Jean Gordon Hopkins is said to have been a good shot and often stood guard over her husband, protecting him with her rifle while he worked. It was here at the foot of North Mountain, with the wonderfully beautiful scenery of the Blue Ridge always in sight that John and Jean Gordon Hopkins made their home and reared their family. They built a substantial brick house. James M. Rice, of Peoria, m, says, "When I visited in Rockingham, Va,. in 1876, I saw the old house built about 1760, not far from the time Archibald Hopkins was born, which house was still in good order, two stories high, with four big tire places in it, two up stairs and two down. One of them I measured down stairs, was ten feet and eight inches across from the outside of the jamb on one side to the outside of the jamb on the other. There was a nice spring house by the residence with a large spring of cold crystal water and in front of the house was a row of willow trees, I should think about three feet or three and a half in diameter when I saw them a little more than twenty-five years ago."

This house must have been the scene of many merry times and many sad partings for ten children played out their childhood, grew to manhood and womanhood, married, said goodbye to the old fireside and went to far-off places to make themselves new homes. These homes were "far off" not so much on account of distance as because of the lack of means of communication, in those days, between separated localities. It is no wonder that these brothers and sisters knew but little of each other and in some cases lost track entirely of the whereabouts of the next generation, and that to-day it is a difficult matter to trace them in their life histories.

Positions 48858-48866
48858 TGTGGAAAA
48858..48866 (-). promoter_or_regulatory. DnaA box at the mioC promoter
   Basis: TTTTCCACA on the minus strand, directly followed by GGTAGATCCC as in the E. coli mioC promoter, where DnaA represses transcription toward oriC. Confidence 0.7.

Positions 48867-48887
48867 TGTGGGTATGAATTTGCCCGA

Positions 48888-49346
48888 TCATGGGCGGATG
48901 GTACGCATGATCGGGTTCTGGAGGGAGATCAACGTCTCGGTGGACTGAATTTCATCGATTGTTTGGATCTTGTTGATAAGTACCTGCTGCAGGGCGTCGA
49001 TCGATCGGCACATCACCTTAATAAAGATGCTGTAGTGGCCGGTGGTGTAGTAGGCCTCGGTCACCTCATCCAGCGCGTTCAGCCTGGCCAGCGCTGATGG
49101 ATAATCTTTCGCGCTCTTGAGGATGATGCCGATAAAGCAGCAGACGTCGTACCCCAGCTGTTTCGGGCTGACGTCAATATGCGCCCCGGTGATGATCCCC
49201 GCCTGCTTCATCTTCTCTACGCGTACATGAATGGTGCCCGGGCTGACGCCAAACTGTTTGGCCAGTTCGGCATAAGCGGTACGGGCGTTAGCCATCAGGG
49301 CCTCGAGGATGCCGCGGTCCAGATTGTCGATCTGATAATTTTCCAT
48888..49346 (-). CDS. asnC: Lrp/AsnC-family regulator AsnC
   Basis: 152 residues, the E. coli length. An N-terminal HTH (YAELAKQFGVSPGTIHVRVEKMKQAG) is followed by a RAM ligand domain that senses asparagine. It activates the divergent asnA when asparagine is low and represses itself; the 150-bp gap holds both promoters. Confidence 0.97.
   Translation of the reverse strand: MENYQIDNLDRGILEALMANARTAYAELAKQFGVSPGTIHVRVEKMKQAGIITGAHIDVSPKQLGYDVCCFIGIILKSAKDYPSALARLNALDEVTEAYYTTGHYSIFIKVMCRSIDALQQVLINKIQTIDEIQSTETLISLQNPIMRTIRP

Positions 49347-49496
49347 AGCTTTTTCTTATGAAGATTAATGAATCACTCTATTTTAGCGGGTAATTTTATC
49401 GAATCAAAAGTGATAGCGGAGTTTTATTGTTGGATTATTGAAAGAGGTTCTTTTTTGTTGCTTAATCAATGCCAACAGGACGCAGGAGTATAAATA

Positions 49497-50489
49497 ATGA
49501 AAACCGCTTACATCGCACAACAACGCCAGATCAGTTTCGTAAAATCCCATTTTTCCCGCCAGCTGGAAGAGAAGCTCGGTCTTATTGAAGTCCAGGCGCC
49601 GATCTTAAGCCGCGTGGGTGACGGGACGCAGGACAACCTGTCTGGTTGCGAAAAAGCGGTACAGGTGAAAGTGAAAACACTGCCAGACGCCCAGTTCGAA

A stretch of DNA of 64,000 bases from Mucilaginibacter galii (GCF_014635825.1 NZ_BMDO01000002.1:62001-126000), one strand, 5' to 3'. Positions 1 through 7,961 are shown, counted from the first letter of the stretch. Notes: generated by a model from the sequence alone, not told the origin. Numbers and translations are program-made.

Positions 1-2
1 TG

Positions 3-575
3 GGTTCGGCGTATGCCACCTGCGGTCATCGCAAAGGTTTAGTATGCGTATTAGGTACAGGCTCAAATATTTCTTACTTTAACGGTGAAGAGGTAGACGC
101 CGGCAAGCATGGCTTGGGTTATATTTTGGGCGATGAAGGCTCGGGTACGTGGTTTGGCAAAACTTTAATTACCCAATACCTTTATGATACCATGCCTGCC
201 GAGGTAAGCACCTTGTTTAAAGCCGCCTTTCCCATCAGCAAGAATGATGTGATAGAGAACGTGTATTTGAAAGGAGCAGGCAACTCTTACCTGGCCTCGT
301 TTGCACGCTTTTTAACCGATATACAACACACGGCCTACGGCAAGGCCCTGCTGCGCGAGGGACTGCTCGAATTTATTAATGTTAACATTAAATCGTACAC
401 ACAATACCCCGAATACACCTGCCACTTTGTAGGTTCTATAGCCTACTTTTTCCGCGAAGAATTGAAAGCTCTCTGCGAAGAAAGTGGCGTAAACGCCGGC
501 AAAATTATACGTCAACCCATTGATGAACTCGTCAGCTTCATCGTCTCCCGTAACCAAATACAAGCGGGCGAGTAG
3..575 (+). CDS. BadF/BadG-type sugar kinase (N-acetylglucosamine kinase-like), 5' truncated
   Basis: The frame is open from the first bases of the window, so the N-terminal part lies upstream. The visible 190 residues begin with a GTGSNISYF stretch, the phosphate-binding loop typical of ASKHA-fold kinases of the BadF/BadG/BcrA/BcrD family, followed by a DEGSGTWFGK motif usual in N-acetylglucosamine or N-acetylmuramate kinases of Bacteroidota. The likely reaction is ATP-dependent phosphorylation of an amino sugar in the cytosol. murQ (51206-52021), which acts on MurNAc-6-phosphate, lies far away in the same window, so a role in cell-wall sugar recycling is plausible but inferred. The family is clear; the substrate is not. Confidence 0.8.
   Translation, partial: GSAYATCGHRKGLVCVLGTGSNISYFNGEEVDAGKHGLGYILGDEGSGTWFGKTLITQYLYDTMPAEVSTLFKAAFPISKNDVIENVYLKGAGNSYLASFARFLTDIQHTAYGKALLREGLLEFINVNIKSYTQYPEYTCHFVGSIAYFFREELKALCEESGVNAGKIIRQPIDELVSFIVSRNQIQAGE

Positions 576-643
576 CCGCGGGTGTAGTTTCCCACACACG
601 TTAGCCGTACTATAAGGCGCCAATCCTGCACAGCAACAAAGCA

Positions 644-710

Sources Harrison, Ella Warren. Hopkins, Archibald Wilson. A chapter of Hopkins genealogy. 1735-1905. Chicago, IL: The Lakeside Press, 1905. "Find A Grave Index," database, FamilySearch ( : 13 December 2015), Archibald Hopkins, ; Burial, McGaheysville, Rockingham, Virginia, United States of America, Peaked Mountain Cemetery; citing record ID 21066236, Find a Grave, Archibald Hopkins on Find A Grave Wayland, John Walter. 1912. A History of Rockingham County. Ruebush-Elkins Company, Rockingham County (Va.) Yates Publishing. U.S. and International Marriage Records, 1560-1900 [database on-line]. Provo, UT, USA: Operations Inc, 2004. Acknowledgements